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NAQC Newsroom: Research

Secondhand Smoke Enhances Lung Cancer Risk in Male Smokers: An Interaction.

Thursday, May 12, 2016  
Posted by: Natalia Gromov
Wentao Li, Lap Ah Tse, Joseph S. K. Au, Feng Wang, Hong Qiu, Ignatius Tak-sun Yu.
Secondhand Smoke Enhances Lung Cancer Risk in Male Smokers: An Interaction.
Nicotine Tob Res (2016)doi: 10.1093/ntr/ntw115First published online: April 23, 2016
Previous studies revealed that some indoor air pollutants and fine particle matter can interact with active smoking, enhancing lung cancer risk in smokers. Secondhand smoke, with remarkable differences from active smoking, contributes significantly to indoor air pollution and generates a considerable amount of fine particle matter, may cause a similar interaction with active smoking. Information on lifetime secondhand smoke along with active smoking and other confirmed or suspected risk factors for lung cancer was collected in this case-referent study. Odds ratios and the 95% confidence intervals of smoking status in different levels of secondhand smoke were evaluated. Potential multiplicative and additive interactions were explored.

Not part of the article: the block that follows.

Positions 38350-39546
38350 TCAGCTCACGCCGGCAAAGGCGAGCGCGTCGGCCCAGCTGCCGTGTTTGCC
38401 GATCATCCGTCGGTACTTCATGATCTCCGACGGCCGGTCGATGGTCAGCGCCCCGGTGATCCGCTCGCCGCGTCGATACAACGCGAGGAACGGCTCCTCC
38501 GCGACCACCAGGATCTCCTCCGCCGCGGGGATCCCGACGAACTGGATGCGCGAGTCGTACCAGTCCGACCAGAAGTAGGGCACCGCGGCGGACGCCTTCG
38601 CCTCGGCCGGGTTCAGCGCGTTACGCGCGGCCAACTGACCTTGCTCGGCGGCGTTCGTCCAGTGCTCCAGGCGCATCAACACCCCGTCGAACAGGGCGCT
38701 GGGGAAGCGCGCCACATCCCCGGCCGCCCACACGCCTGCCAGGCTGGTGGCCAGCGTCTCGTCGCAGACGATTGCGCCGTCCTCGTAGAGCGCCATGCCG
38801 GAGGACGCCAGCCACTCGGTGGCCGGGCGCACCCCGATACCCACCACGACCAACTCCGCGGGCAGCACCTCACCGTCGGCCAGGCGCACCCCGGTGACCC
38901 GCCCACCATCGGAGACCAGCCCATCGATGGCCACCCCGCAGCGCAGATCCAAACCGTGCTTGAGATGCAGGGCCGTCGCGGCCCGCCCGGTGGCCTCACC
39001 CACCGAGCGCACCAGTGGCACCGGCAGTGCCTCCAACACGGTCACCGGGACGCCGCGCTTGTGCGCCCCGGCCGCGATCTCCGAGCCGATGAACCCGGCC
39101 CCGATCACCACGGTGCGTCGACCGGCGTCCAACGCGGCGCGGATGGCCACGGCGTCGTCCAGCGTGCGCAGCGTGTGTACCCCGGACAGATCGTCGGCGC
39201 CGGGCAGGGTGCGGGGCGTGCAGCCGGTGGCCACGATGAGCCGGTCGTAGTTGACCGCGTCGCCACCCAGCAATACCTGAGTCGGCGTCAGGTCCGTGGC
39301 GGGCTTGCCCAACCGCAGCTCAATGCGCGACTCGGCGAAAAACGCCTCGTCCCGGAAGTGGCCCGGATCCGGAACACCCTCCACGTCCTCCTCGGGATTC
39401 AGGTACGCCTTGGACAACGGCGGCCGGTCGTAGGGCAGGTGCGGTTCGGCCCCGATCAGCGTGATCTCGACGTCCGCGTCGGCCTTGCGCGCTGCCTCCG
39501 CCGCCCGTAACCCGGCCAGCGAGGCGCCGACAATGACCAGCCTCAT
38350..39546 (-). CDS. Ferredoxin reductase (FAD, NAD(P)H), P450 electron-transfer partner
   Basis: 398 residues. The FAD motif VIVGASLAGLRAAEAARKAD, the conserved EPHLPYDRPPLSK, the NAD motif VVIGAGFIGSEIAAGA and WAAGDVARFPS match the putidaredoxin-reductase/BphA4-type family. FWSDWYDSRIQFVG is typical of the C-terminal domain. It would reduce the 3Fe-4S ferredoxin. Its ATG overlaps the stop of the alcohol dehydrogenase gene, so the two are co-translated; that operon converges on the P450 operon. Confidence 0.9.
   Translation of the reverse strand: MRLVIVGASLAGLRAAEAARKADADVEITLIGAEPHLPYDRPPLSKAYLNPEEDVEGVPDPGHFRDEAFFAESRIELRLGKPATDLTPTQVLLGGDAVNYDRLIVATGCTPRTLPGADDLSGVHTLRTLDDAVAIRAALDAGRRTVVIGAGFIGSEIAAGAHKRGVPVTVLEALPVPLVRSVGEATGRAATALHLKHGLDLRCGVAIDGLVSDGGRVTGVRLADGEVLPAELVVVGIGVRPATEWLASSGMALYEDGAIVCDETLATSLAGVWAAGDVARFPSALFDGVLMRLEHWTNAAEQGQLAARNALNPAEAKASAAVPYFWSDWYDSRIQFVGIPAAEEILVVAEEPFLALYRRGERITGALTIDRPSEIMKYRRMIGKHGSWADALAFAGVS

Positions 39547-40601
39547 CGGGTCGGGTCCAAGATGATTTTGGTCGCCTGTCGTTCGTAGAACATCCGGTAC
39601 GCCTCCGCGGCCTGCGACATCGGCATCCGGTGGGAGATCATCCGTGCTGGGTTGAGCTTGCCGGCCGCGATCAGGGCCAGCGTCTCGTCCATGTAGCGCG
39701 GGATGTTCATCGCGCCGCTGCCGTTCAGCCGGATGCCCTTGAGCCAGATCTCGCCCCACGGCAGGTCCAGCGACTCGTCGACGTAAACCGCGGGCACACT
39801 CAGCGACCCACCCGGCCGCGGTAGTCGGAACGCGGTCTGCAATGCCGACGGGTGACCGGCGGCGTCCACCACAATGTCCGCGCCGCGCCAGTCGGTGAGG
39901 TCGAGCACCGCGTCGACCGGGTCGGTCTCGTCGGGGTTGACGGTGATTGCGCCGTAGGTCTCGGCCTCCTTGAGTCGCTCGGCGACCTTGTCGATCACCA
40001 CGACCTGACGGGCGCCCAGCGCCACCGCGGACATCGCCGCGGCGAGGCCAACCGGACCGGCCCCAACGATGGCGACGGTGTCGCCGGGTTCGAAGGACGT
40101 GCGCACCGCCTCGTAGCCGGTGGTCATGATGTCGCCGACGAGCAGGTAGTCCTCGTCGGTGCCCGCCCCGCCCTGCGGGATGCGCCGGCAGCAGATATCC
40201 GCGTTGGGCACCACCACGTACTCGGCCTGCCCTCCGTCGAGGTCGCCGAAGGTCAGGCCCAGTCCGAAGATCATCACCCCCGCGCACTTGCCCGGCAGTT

Compared with never smokers without secondhand smoke, current smokers who were exposed to a high level of secondhand smoke demonstrated the highest odds ratio (15.13, 95% confidence interval: 8.60, 26.65), almost doubles the effect in the current smokers without secondhand smoke. Significant additive interactions between current smoking and high level of secondhand smoke were observed for all lung cancers (synergy index=1.80, 95% confidence interval: 1.02, 3.24) and the squamous carcinoma subgroup. High level of secondhand smoke exposure greatly enhanced lung cancer risk among current smokers, consistent with an additive interaction; while this interaction was predominant for the squamous carcinoma. The results provide new evidence to the rationale of promoting global smoking cessation.

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